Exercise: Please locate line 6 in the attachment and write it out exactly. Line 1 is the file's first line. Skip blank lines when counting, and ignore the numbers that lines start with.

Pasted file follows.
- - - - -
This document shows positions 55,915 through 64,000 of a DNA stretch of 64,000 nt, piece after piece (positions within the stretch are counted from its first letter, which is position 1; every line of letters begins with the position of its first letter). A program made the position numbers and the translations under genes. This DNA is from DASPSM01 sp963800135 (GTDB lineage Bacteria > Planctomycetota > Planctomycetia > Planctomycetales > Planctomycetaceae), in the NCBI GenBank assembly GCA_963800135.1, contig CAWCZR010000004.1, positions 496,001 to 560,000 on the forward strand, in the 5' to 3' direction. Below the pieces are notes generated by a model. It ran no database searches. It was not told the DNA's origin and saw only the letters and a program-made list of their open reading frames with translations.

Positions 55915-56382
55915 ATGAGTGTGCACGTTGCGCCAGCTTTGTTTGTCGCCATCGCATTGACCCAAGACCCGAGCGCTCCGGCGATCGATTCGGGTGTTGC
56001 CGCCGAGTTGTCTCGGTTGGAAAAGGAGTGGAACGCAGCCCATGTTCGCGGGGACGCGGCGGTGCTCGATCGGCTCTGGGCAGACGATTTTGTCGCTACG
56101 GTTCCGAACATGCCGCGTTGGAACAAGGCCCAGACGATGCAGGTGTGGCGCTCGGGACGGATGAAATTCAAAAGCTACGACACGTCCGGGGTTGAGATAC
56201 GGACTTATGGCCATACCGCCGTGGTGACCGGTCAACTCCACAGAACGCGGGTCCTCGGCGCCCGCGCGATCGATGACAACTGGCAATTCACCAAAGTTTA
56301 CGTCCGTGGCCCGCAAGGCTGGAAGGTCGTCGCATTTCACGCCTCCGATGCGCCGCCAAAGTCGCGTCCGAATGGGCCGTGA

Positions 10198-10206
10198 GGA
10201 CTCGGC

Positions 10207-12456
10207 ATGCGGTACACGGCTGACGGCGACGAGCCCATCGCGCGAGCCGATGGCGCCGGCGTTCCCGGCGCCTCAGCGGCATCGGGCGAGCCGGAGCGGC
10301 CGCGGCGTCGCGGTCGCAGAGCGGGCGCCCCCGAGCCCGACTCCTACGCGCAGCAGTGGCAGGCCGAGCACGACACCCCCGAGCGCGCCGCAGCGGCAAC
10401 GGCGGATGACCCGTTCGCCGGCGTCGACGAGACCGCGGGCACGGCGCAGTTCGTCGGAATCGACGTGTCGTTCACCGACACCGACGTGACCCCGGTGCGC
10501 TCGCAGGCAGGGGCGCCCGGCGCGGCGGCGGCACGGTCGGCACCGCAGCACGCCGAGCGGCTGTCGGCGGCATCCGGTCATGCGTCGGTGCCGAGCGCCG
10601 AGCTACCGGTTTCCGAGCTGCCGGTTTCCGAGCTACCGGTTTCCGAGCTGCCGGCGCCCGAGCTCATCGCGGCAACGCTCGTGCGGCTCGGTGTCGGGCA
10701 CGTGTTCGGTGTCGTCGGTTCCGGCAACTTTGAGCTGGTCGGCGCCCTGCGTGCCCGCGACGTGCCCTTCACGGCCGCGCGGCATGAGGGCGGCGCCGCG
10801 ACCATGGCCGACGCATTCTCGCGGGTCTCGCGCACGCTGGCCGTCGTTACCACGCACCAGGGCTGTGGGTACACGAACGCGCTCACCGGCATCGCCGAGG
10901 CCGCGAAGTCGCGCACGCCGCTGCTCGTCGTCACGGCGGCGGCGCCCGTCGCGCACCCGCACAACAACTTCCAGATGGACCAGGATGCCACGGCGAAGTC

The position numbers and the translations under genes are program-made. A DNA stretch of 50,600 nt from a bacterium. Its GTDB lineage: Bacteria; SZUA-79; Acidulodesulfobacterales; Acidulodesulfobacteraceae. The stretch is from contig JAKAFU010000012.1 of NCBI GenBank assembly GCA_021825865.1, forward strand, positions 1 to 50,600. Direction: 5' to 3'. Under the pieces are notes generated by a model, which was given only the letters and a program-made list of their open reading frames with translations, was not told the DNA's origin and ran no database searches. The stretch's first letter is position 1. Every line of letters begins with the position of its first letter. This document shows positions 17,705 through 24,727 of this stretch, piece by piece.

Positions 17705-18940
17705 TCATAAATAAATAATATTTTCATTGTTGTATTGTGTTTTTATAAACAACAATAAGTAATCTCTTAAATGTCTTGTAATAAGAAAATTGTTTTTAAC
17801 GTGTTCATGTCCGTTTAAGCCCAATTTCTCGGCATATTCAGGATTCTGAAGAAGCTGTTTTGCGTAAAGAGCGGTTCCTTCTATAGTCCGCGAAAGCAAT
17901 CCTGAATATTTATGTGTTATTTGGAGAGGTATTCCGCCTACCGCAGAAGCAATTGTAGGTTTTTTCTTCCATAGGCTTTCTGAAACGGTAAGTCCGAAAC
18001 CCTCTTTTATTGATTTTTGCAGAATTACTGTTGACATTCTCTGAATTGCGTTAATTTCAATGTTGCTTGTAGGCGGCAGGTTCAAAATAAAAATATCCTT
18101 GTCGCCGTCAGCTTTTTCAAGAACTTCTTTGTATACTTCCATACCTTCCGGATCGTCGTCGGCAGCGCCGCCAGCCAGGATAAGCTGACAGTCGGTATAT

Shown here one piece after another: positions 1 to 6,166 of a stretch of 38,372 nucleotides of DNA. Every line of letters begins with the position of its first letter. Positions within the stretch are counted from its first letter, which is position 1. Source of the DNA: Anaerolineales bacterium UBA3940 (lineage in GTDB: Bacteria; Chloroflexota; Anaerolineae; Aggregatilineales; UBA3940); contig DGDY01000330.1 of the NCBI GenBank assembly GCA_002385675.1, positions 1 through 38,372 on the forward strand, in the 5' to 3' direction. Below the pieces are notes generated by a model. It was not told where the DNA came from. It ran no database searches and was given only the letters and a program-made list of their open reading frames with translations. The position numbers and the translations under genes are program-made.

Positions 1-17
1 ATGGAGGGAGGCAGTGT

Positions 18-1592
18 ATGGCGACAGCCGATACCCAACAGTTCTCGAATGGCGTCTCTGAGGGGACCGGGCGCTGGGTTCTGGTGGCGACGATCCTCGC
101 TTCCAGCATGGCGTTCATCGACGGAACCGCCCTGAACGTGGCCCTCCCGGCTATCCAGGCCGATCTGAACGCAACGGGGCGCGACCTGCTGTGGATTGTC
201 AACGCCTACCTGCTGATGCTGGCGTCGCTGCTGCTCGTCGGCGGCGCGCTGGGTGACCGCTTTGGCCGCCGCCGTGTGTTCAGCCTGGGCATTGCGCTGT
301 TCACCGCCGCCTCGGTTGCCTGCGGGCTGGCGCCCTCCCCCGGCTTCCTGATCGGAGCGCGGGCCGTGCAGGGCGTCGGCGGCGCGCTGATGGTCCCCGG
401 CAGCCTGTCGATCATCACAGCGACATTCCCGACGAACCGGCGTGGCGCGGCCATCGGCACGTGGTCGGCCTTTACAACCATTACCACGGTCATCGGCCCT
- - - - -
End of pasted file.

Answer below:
56201 GGACTTATGGCCATACCGCCGTGGTGACCGGTCAACTCCACAGAACGCGGGTCCTCGGCGCCCGCGCGATCGATGACAACTGGCAATTCACCAAAGTTTA